One strategy is to withdraw money from tax-deferred accounts each year until you’re pushed to the top of the 15% tax bracket. For someone age 65 or over in 2017, that’s $47,750, assuming the standard deduction and no itemized expenses. Any additional money needed for the year’s spending is taken from the taxable accounts. In later years, after the taxable accounts are exhausted, any additional money needed for annual spending is taken from the tax-free Roth accounts.

A variation is to take all spending from taxable accounts during the fi st years of retirement. At the same time, convert part of the traditional IRA to a Roth IRA each of these years. The converted amounts are included in gross income and taxed as ordinary income. So, convert just enough of the traditional IRA each year to keep you in the 15% tax bracket. You’re unlikely to convert all of the traditional IRA to a Roth before the taxable accounts are exhausted. After the taxable accounts

are exhausted, each year enough money is withdrawn from the traditional IRA to push you to the top of the 15% bracket. Any additional spending money is taken tax-free from the Roth IRA.

Each of these strategies makes the nest egg last at least one to two years longer than the conventional strategies.

You can take the strategy to the next level by coordinating the distributions with the timing of Social Security benefits and the taxation of those benefits.

For example, you can delay Social Security benefits until age 70. Before age 70, pay your expenses with distributions from the taxable account. At the same time, each year you convert enough of the traditional IRA to a Roth IRA to keep you in the 15% tax bracket. After the taxable account is exhausted, you take distributions from the traditional IRA until you reach the top of the 15% tax bracket. Additional spending comes from Roth IRA distributions, which are tax free.

Th s strategy has several effects. You maximize Social Security benefits. As with the previous strategy, it ensures you are in the 15% tax bracket for life. In addition, once Social Security benefits begin, it keeps your AGI low enough that you don’t trigger the inclusion of 85% of Social Security benefits in gross income. Instead, no more than 50% of benefits are taxed in any year.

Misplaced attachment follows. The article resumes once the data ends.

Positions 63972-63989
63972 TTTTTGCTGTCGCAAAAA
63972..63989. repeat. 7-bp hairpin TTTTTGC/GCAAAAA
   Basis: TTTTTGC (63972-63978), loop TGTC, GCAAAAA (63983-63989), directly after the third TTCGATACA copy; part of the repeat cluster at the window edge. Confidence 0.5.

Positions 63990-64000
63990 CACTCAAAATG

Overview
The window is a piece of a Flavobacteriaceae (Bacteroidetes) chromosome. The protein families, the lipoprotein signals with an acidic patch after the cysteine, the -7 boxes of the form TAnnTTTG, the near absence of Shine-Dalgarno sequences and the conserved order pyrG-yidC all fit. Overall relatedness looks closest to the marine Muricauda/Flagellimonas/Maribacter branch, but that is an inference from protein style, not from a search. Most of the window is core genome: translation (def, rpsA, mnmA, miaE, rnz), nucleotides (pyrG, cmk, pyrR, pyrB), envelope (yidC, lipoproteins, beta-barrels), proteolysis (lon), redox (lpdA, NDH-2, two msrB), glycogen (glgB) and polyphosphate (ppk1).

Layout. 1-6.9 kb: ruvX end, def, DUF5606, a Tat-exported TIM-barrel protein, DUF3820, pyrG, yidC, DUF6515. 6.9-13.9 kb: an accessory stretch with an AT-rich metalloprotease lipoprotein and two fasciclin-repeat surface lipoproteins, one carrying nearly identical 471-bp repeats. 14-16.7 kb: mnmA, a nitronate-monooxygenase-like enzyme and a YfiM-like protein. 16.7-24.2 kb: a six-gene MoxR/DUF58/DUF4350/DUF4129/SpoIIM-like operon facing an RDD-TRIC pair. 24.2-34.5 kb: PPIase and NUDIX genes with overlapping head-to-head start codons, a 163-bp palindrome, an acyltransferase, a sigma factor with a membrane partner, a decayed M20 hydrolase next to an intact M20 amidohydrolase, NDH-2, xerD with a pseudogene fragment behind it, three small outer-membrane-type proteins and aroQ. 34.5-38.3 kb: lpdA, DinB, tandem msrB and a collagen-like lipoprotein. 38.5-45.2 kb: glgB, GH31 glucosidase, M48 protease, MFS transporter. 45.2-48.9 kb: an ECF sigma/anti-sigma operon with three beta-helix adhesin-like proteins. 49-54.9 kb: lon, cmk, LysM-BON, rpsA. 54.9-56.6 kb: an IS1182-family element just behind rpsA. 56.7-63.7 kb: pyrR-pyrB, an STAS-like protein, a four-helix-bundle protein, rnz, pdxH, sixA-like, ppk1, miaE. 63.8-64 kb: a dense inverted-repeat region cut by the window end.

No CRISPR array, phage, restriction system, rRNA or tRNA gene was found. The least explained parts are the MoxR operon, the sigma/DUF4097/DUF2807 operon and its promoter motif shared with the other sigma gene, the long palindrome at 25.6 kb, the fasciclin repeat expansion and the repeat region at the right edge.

The combination allows the nest egg to last about six years longer, according to research by William Reichenstein and William Meyer.

The government is your partner in retirement. It wants a share of your nest egg and Social Security benefits, but you can manage the share the partner receives. By thinking outside the box and taking advantage of the rules, you can increase the life expectancy of your retirement assets.

You probably won’t be able to apply these strategies exactly as described.

You’ll have some income that’s out of your control and will have to take

required minimum distributions from traditional IRAs after age 70½. You need to work the strategies within these limitations.

The strategies can become complicated, especially if you’re trying to find the optimal strategy and you’re part of a married couple with two Social Security benefit decisions. You can look for a local fi  ancial planner who uses a newly available tool, Income Solver. It’s software marketed to financial professionals at that costs over $1,500 annually. Or you can use the examples here as a guide and crunch the numbers to develop your custom plan. The keys are to have money in the different types of accounts and manage your tax bracket during retirement.

A smarter withdrawal strategy is a safer and surer path to extending the life of your retirement assets. It is easier than trying to increase investment returns and less painful than reducing spending